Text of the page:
Unfortunately, the problem of propaganda targeting children is nothing new. In fact, Hitler is known to have said, “He alone, who owns the youth, gains the future” (“Adolf Hitler Quotes”). If people are continually conditioned to believe certain ideas during childhood, they will likely stubbornly harbor these ideas as adults. Regrettably, there are few practical solutions to this problem. For one thing, large and powerful companies that specifically target children, such as Disney, need to be held accountable for the products and images they produce. However, considering the amount of money Aladdin and other movies with similar problems create for Disney, this is not likely to happen in the near future.
The best solution for combating the media forces trying to leave an impression on children is education. There is no reasonable way for children to be effectively shielded from media influence, but children should not be left defenseless. Children should be taught often throughout their educations how to critically evaluate what is being told to them by the popular media. Once children are able to identify misleading information that TV, movies, commercials, and other media forces contain, they can take an active role in changing these stereotypes and in reducing Orientalism and similar ideas (Marshall, 127-8, 188-200).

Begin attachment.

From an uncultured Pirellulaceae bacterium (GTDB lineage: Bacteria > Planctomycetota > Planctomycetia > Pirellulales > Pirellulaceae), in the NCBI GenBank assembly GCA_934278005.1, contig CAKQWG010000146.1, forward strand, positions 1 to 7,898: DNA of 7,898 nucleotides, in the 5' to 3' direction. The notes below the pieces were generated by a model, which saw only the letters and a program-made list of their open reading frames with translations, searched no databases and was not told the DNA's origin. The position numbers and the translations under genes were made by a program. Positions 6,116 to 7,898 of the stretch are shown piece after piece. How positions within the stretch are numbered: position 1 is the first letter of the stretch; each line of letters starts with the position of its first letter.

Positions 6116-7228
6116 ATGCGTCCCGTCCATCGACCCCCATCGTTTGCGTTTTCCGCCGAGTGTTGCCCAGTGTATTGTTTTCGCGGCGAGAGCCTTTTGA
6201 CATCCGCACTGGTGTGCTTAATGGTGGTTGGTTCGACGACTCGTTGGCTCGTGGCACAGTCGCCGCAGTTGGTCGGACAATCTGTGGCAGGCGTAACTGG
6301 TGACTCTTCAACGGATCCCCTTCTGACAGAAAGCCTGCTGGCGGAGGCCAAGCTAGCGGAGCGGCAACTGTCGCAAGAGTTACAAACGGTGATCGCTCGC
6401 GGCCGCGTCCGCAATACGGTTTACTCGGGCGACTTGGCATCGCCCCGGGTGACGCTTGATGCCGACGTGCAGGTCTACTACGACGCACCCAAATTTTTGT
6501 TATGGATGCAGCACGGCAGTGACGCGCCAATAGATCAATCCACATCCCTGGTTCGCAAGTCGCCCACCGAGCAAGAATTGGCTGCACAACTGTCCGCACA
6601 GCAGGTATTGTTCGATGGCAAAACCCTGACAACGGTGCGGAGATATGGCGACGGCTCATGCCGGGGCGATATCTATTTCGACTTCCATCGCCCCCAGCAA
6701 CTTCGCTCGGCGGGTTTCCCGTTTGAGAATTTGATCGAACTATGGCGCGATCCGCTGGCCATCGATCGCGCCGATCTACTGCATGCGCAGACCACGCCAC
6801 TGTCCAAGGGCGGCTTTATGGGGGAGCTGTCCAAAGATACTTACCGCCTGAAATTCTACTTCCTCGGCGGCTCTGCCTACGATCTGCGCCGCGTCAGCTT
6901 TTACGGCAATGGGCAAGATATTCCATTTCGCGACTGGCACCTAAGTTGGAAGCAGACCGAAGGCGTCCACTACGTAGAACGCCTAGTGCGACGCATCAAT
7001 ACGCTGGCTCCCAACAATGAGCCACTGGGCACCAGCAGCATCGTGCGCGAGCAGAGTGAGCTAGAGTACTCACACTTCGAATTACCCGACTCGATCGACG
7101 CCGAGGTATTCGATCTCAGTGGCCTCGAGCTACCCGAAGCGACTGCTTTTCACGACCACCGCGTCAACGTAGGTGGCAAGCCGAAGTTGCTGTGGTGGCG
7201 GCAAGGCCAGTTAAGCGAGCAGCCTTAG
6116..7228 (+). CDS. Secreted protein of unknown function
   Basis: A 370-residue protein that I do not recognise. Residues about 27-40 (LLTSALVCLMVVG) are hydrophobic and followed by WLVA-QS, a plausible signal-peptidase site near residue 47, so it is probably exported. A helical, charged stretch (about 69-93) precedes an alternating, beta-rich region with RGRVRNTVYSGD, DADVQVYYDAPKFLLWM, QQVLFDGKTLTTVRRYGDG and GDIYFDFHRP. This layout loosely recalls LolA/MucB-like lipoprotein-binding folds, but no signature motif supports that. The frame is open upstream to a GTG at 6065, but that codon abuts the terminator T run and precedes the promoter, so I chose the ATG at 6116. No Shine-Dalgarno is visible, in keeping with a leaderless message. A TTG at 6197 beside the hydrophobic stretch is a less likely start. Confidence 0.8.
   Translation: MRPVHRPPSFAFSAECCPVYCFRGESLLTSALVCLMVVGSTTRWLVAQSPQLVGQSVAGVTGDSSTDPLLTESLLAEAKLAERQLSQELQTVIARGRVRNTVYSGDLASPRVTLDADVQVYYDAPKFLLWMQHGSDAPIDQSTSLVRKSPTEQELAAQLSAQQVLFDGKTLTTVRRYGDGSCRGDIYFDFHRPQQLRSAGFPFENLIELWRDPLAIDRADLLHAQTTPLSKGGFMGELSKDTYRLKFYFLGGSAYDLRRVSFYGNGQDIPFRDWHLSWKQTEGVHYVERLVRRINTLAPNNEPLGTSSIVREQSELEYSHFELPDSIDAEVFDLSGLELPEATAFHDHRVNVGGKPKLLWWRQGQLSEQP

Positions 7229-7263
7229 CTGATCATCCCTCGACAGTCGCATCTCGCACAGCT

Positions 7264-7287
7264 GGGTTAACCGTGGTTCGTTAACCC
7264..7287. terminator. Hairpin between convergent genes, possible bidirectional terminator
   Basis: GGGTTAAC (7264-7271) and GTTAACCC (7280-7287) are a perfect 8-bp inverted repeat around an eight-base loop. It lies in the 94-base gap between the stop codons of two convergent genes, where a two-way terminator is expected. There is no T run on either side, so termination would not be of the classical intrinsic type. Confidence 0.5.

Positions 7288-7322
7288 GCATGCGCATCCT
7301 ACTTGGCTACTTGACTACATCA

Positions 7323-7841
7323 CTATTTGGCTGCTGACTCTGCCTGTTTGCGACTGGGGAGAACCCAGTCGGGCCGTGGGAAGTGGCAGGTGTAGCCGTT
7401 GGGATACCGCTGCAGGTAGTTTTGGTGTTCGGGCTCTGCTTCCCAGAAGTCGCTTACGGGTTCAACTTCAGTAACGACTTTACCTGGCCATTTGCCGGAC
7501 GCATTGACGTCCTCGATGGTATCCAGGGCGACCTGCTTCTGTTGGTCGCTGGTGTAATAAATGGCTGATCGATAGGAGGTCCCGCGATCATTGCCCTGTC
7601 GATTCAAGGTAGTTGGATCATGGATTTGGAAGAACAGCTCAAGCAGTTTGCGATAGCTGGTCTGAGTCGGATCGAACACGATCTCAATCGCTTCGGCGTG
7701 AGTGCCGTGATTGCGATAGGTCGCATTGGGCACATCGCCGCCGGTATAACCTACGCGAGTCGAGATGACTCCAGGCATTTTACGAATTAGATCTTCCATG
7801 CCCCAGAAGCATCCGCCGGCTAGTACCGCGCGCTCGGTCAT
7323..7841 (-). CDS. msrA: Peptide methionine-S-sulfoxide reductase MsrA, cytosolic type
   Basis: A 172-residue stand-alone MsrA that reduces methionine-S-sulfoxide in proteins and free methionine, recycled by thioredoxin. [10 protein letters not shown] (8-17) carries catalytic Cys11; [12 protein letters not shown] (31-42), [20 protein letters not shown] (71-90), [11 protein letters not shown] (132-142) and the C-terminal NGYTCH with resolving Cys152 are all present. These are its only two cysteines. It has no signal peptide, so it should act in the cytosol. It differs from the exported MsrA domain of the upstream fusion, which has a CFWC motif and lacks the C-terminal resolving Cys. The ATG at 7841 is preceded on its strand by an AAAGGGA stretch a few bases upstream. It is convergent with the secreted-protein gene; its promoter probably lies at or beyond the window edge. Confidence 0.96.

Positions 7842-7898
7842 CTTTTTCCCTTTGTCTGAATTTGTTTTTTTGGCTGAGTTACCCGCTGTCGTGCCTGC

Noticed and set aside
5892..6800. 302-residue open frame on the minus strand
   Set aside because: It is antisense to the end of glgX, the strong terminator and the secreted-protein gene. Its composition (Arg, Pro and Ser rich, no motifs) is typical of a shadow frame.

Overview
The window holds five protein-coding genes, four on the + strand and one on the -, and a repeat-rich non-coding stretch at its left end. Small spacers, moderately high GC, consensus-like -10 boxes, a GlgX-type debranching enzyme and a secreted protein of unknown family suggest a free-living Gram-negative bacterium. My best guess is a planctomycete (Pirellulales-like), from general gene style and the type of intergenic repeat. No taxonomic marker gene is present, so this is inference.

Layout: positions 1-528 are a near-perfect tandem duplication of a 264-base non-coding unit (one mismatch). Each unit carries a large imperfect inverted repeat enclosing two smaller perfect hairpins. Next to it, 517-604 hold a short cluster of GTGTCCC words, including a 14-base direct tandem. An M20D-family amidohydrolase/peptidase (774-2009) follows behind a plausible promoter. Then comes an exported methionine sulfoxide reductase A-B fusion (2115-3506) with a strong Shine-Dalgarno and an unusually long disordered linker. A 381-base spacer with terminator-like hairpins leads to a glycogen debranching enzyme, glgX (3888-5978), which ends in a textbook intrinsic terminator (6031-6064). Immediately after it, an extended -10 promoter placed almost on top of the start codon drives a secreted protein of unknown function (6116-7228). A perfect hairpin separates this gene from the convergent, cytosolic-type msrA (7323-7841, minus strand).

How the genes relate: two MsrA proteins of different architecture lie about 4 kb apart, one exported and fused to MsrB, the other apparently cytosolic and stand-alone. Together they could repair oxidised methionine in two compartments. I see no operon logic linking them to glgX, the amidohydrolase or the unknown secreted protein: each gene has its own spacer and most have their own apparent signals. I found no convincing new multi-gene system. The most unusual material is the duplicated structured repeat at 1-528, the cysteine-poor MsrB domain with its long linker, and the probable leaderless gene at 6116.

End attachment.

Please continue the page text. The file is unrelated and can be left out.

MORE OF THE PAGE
As a more specific solution to movies such as Aladdin, people native to the Arab world should be included on the production team. This would possibly create a more realistic setting for the movie. If this had been done for the movie Aladdin, perhaps it would have been noted that an Arabian princess would never wear such revealing clothing.
Movies beloved by typical American children, such as Aladdin, play a part in creating stereotypes and increasing Orientalist ideas in the general public today. Only through education will this situation ever change on a large scale. Sister Mary de Lourdes once said, “Every bigot was once a child free of prejudice” (Kincheloe, 159). Additionally, John F. Kennedy said, “For the great enemy of truth is very often not the lie – deliberate, continued and dishonest – but the myth – persistent, persuasive and unrealistic. Too often, we hold fast to the clichés of our forbears” (153). Taken at face value, these great words mean that Orientalism and all other forms of prejudice can be uprooted through careful attention to society’s children.